Figure 4. Inside days have no Directional Movement value. Source: Omega Research.

An outside day occurs when today’s high is higher than yesterday’s high and today’s low is lower than yesterday’s low. For instance, if XYZ traded between 50 and 55 yesterday and between 49 and 56 today, today is an outside day because today’s range is “outside” yesterday’s. Because there can only be one directional movement (either + or -) per trading day, the outside day presents an interesting problem because it contains both +DM (today’s high greater than yesterday’s high) and -DM (today’s low greater than yesterday’s low). Because we are looking to quantify movement in price, on an outside day the largest move–either the difference between today’s high and yesterday’s high or the difference between yesterday’s low and today’s low–is the directional movement. This is illustrated in Figure 5. In the rare case that the move above yesterday’s high is equal to the move below yesterday’s low then there would be no DM for that day.

Figure 5. For outside days, the Directional Movement is the greater of the +DM or the -DM. Source: Omega Research.

Directional Movement (DM) summary:

  1. Today’s high > yesterday’s high (and today’s low > yesterday’s low) = +DM
  2. Today’s low < yesterday’s low (and today’s high < yesterday’s high) = -DM
  3. Inside day (today’s low > yesterday’s low and today’s high < yesterday’s high) = no DM (either +DM or – DM)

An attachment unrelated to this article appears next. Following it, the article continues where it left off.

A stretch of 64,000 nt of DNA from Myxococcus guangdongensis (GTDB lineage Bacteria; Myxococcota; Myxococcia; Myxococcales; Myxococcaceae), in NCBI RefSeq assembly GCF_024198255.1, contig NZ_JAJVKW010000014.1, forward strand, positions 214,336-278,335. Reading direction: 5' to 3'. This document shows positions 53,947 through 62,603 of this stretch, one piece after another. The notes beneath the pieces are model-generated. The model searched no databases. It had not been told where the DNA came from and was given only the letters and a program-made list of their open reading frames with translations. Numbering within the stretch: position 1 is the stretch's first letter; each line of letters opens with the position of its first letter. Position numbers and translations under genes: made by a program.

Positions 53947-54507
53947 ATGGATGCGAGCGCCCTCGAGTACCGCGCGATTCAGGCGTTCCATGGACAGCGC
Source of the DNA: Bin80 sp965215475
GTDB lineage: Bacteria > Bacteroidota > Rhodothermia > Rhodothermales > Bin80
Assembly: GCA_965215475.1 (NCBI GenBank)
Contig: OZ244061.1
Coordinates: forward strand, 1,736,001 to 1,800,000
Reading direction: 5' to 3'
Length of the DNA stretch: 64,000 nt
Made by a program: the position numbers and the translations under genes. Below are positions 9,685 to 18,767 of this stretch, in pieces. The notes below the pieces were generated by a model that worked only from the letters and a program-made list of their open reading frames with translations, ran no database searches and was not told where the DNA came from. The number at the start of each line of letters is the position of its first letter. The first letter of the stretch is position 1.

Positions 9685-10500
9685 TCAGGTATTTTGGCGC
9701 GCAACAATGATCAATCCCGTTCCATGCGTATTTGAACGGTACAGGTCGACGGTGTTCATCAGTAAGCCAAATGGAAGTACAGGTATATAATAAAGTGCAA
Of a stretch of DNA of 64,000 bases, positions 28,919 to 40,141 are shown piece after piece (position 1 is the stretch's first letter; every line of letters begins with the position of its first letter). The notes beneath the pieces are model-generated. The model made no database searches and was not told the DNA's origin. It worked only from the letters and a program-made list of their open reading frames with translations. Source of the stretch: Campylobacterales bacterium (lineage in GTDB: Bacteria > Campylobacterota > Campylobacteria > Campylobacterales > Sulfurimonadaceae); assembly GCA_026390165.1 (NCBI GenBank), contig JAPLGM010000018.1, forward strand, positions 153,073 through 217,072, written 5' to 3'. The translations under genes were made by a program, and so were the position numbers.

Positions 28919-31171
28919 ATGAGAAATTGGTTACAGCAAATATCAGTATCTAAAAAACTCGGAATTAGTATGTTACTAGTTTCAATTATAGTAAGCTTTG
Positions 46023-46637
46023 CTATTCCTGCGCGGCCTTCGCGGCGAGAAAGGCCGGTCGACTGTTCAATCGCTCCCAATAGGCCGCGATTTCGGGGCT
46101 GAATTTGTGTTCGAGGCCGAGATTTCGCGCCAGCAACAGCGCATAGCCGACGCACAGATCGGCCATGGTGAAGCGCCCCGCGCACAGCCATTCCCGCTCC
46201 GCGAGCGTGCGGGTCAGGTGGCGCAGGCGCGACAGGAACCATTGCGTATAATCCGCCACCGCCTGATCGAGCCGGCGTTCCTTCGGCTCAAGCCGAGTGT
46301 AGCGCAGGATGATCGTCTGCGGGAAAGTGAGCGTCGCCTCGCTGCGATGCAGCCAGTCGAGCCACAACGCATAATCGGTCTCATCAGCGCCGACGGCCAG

4. For outside days, take the larger of today’s high – yesterday’s high or yesterday’s low – today’s low. If these figures are equal, there is no DM.

To make the directional movement readings meaningful for all markets, Wilder divided the DM by the market’s true range. This creates a directional movement indicator (DMI) in a form of a ratio and allows for meaningful comparisons regardless of various market prices. In other words, the DMI of a $5 stock can be compared to the DMI of a $100 stock.

Because one day does not a trend make, the DMI is then averaged over a number of days. The magnitude of the trend reflected by the ADX–longer-term or shorter-term–depends on the number of days in this calculation. Wilder’s default, and the number widely used by charting software packages (and TradingMarkets.com), is 14 days.